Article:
Samoa adventures part 1
20130501 Wednesday – The Grand Tour
0930 Fully kitted out, our rucksacks stuffed with towels, snorkels & masks and cameras etc. we pick up our hire car from town.
Compared to the cramped mini rust bucket of Niue this is a Rolls Royce. Immaculately clean our large sedan silently whisks us away
in air-conditioned comfort, not a rattle to be heard as we commence the grand tour of the island.
The Island is forested with coconut trees which grow all the way up to the very top of the volcanic peaks. Lower down the whole area
is covered in mat of creepers which entangle anything growing upwards. Giant fern trees add to the primordial atmosphere.
The island has many rivers fed by the tropical downpours that we have encountered that rapidly fill the permanent ones and soon bring
to life the dry beds. As we stop on a bridge we check the damage to it with its bent railings and part washed away approaches.
Apparently the damage has been caused by large trees which still lie trapped below it and would indicate a twenty foot rise in water level.
Waterfall at the bridge.
In the water below two ladies are doing in the washing, sitting on rocks just offshore.
Beyond the bridge a section of rocky rapids then a waterfall before the river opens out and into the sea.
Crossing the bridge we are now on a single track road which runs along about half way up the mountain side giving spectacular views of the coastline, reefs and islands below.
After about 10 kilometres the road peters out in a village where it turns into a grass track, despite what the map says.
The village is pretty typical and basic with most houses consisting of large open sided palm roofed constructions with raised platforms forming a floor some metres above ground level and above water and pig level.
Villagers gather in them to weave, woodwork or husk coconuts etc, while others serve as drying areas for clothes (If they’re not lying on the rocks)
sheltered from the incescent rain storms. Ironically despite the basic habitations, gardens are a magnificent example to the horticulalist art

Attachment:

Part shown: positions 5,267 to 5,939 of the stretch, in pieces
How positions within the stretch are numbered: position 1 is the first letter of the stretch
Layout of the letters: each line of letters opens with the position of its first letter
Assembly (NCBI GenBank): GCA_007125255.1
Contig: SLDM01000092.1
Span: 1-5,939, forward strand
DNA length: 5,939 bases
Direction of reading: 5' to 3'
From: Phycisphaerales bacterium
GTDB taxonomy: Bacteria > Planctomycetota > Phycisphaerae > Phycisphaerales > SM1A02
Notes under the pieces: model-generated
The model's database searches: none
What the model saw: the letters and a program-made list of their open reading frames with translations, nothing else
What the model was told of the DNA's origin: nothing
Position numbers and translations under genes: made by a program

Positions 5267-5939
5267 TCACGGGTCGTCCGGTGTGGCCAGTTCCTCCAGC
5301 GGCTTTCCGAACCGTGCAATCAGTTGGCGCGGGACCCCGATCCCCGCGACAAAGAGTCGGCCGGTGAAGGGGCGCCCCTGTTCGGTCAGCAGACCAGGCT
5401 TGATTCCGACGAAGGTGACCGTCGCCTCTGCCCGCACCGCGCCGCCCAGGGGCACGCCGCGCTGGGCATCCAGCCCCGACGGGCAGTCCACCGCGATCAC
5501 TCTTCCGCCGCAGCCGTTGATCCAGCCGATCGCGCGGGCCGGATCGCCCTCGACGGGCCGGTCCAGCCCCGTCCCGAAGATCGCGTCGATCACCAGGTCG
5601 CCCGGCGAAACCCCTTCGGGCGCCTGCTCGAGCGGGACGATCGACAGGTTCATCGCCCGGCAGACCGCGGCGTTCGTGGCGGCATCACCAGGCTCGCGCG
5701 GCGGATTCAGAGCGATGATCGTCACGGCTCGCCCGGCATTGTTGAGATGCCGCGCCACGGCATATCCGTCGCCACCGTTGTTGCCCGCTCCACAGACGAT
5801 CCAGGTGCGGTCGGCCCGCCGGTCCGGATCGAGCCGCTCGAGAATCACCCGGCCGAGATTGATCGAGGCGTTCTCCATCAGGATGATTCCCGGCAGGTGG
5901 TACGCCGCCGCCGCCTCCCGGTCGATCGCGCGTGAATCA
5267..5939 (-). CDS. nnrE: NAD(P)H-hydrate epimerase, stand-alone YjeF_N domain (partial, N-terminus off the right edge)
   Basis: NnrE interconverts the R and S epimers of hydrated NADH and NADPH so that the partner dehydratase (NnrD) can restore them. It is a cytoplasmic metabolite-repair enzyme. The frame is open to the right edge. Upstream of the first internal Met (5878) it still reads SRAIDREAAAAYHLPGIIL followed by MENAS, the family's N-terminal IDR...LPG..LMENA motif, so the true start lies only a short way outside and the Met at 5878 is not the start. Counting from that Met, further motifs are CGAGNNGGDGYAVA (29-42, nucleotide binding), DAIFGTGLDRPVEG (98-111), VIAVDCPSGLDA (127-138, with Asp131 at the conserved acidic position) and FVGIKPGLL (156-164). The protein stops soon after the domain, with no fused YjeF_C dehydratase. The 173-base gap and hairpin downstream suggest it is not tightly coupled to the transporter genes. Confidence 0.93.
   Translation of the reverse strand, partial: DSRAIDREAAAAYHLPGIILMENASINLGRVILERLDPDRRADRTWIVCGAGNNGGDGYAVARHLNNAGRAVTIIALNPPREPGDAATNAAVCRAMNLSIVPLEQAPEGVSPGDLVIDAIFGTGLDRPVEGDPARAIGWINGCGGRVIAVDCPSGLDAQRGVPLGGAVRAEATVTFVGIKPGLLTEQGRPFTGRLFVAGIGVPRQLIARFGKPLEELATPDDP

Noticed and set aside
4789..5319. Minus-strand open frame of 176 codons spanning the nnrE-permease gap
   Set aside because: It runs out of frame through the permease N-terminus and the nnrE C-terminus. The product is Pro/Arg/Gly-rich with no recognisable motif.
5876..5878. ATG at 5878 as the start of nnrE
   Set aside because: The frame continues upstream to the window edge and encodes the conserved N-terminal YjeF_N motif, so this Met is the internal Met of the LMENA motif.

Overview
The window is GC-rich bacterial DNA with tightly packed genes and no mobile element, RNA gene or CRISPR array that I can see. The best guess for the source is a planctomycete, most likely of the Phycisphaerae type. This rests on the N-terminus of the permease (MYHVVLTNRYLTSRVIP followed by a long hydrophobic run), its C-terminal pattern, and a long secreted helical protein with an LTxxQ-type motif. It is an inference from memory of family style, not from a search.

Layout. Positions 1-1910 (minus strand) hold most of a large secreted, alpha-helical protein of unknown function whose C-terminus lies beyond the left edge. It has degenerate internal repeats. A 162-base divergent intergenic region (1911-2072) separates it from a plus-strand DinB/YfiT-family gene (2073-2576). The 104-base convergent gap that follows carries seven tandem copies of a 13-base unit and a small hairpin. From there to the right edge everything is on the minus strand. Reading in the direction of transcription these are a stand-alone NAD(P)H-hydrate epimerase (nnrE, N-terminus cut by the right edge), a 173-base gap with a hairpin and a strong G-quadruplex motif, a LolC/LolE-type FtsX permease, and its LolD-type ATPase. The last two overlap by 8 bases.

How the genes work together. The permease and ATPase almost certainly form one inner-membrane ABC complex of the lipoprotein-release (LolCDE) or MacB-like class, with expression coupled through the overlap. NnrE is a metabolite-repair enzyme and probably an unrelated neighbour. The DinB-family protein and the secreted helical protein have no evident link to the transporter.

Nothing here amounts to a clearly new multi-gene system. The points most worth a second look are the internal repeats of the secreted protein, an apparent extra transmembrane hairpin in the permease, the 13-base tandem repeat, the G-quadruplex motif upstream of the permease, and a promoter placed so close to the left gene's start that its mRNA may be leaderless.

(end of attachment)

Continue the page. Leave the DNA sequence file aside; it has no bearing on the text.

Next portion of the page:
with multi colours shrubs and bushes as well as immaculate tended “Lawns” methodically trimmed to the buzz of the skilfully wielded strimmers, then swept with witches brooms to remove the cuttings.
Gardners delight. Fale with a view.
Retracing our track we return to the bridge and main road and continue on to swimming holes located in beautiful gardens further up the road.
There are steps down to the pool which is connected to the sea by a subterranean passage. The final descent is by a ten metre ladder onto a floating platform.
To Sua cave pool.
Then it starts to rain again and we jump up into one of the nearby Fale’s mini versions of the houses. In a lull we run for it,
but where is Fred with the car keys? Having made it to the gatehouse we see a large lady with an even larger umbrella racing out to rescue Fred from the deluge and deliver him to the car.
Rescued from the rain. Beach Fales.
Lunch at the “Coconuts” beach resort. With only four other guests we’re the only ones in the dinning area over looking the beach hut
accommodation on stilts over the sea. They still rebuilding it after the devastating Cyclone and business is slow.
Coconut Beach Resort More Coconuts.
After and excellent meal we carry on to another beach resort where their building a massive modern version of the Fale,
several floors high , which as its located on a newly constructed golf course we took to be the club house.
In fact it’s going to a Casino. Beachside there is a dive shop and sailing tours available.
Nearby we come across a row of golf buggies and a sad looking yacht being slowly consumed by the undergrowth.
Reclaimed by the jungle
Every village has “Church” with each appearing to be competing with the other on size, colour and design,
there one for every one of every religious persuasion and many seminaries to keep the business running.
Needless to say the islands are quite religious, with no work on Sundays and bars that don’t open till the evening.
The missionary zeal is still alive and well here in the south pacific.
The ship shore radio was on when all ears pricked up to hear “Brigitte Bardot” trying to contact the harbour master.
When she appeared, what a sight. It was like some thing out of James Bond when 100 feet of motor trimaran slid past us to pick up one of the harbour mooring buoys.
Big mean machine.
We had only been discussing the work of “Green Peace” and the “Sea Shepherds” recently, so imagine our surprise when this turned
out to be one of their boats, back from shadowing and harassing the Japanese whaling fleet.
That evening we went see the show in the marina. The heavens opened up yet again with a new ferocity, the walkway became a lake
but the show went on while the audience sat under dripping umbrellas and leaky roofs.
The show must go on in the rain.
All good things come to an end so bailing out the dinghy which as now full of rainwater we head back to base.
Bob the Blog